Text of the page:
Hey, Didn’t We Just Win an Election?




In the wake of a $1.16 trillion spending bill that provided precious little “winning” for the Trump administration, conservatives are beginning to express growing anger about the failure of the Republican Party to stand up to hostile Democrats.

“GOP control of Congress. Democrat control of Congress. What difference, at this point, does it make?” asked columnist Michelle Malkin on Twitter.

Her irritation was reflected by frequent CNN contributor Amanda Carpenter, who tweeted, “Why does it feel like everything is imploding? GOP should be having the time of our lives. Full control. And no one is having any fun.”

Carpenter went further, saying the spending bill was only one aspect of a larger mess in American conservatism. “WH in chaos,” she said. “Congress not passing bills. Fox News imploding. Heritage in shatters. Are we having fun yet? When does it get good??”

To say that the spending bill, which was forged to avoid a government shutdown and keep Washington running through the end of September, is a disaster might be overstating the problem, but there is indeed little to cheer about. And for anyone who thought that Trump’s election would bring about extraordinary, overnight change to the country, it was a reminder that the D.C. swamp is still quite deep and quite murky.

Included in the bill: Another five months of federal funding for Planned Parenthood. Continuing grants for sanctuary cities. More money to resettle refugees in communities that don’t want them. A bailout for Puerto Rico. Etc., etc.

Not included in the bill: A single dollar for Donald Trump’s signature campaign proposal, a wall across the Mexican border.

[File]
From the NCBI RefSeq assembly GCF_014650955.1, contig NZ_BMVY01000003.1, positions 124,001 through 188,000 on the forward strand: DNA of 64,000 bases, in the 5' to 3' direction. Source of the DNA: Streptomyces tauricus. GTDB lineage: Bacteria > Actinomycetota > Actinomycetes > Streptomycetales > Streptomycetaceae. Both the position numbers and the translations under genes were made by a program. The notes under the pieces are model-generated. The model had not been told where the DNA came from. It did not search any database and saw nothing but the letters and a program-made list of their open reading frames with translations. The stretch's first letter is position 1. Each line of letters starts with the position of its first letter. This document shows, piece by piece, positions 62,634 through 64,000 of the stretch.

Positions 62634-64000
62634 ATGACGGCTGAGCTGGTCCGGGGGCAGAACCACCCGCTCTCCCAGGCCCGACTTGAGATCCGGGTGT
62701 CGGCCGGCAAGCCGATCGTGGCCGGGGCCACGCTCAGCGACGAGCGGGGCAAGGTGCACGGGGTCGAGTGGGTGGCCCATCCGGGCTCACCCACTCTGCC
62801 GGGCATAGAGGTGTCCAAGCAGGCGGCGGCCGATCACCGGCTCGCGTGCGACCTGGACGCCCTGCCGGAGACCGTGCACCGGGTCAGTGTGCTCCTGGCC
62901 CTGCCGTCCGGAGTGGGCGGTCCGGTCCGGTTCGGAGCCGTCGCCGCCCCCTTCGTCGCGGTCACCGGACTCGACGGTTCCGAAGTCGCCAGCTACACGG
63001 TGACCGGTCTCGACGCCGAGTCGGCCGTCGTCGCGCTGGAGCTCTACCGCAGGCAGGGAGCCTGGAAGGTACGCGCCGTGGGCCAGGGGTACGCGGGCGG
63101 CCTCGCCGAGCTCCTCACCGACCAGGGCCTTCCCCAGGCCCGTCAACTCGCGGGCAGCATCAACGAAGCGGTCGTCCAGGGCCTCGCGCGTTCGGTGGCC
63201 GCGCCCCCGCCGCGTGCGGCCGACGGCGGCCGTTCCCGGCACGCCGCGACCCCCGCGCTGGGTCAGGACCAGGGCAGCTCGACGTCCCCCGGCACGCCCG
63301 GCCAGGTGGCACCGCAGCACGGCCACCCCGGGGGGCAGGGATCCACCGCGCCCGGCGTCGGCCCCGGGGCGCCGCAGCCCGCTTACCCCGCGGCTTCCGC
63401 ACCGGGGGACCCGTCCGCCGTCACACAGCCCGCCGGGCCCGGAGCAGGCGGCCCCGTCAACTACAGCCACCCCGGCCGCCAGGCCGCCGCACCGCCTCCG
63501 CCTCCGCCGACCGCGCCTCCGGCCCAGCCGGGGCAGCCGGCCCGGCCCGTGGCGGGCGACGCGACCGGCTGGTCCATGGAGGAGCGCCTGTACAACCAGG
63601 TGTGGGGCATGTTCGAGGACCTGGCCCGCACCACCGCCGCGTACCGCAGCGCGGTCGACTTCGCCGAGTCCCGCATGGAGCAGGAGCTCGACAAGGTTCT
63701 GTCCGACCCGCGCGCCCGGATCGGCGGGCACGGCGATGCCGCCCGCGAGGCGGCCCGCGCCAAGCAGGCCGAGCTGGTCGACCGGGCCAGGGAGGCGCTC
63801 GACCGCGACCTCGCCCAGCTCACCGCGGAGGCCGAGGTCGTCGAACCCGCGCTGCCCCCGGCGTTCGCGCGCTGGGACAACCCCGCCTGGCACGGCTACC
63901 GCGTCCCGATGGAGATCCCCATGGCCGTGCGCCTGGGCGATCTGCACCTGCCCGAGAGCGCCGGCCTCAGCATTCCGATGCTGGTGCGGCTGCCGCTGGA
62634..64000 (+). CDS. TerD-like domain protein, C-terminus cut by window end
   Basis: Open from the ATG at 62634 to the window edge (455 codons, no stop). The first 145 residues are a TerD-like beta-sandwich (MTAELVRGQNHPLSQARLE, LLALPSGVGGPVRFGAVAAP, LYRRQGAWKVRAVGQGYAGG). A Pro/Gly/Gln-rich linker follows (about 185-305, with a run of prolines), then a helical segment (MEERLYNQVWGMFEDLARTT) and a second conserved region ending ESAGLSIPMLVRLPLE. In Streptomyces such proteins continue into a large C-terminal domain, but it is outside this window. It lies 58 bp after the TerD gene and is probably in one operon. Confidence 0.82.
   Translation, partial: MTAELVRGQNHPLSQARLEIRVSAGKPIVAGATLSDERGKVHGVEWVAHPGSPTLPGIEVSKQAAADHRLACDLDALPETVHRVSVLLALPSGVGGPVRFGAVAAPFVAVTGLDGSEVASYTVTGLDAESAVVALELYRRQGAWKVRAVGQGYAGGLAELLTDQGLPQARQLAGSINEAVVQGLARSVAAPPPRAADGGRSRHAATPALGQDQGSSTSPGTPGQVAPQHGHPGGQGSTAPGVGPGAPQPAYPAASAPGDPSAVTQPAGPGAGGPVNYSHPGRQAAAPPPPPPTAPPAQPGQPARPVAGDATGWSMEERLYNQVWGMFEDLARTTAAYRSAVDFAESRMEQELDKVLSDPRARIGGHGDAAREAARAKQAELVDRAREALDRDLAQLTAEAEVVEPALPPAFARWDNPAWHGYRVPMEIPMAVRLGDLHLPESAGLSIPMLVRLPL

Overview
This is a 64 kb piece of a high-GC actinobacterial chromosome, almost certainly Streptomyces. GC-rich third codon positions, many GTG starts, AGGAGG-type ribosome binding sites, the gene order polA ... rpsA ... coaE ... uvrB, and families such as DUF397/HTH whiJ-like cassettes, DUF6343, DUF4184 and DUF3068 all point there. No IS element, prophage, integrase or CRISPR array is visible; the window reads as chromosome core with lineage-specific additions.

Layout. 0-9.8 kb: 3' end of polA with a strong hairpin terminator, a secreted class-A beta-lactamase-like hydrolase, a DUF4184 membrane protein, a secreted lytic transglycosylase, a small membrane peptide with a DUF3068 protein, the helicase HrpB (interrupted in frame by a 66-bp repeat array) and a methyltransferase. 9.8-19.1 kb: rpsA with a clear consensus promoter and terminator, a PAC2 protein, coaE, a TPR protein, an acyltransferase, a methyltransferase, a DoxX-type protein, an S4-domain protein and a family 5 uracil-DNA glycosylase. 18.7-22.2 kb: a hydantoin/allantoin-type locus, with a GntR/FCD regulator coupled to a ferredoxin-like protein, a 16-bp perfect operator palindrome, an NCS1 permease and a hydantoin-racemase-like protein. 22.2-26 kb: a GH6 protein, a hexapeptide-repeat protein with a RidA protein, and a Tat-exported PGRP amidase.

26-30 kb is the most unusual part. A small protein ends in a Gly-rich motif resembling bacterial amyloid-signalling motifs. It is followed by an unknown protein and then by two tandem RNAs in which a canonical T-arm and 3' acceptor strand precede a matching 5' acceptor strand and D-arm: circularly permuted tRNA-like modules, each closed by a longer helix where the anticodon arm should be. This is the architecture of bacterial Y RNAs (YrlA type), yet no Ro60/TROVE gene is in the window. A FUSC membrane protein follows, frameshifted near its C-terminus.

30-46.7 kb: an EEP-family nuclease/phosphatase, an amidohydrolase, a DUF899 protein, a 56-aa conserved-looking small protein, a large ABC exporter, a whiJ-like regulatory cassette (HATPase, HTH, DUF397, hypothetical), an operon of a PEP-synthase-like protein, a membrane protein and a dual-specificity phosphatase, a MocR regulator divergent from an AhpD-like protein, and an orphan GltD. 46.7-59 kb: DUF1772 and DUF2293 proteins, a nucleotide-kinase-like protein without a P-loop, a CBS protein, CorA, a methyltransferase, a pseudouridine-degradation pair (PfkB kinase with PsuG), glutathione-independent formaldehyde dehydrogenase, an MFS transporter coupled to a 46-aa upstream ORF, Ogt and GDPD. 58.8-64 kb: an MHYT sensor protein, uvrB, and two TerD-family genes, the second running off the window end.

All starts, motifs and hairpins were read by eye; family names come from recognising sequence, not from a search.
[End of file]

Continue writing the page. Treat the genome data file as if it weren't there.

White House Press Secretary Sean Spicer defended the bill on Monday, saying the president has secured more victories than the conservative press was crediting him for. “I think the president got a lot out of this bill,” he said. “Most specifically, $21 billion to help rebuild the military. I think that was something that he was very proud to campaign on.”

Spicer said that some conservatives were making a mistake by taking the short view. “We’re talking about 2017 funding, right?” he asked. “So this is something that most presidents would walk into office and that would be done. Because the last Congress didn’t do this under President Obama, we have an opportunity to get some of the president’s priorities infused to the last five months of 2017. When the fiscal year starts at the end of September, we will have an opportunity to really infuse the president’s priorities.”

But that’s exactly the kind of argument that conservatives are getting tired of hearing. With Republicans, it’s always “next time.” We’ll go out there and win one for the Gipper next time. We’ll defund Planned Parenthood next time. We’ll get that wall funding next time.

Look, no question: We’re in a much better position than we would have been with President Hillary Clinton.

But a growing segment of Republican voters are beginning to wonder if “next time” is ever going to arrive.


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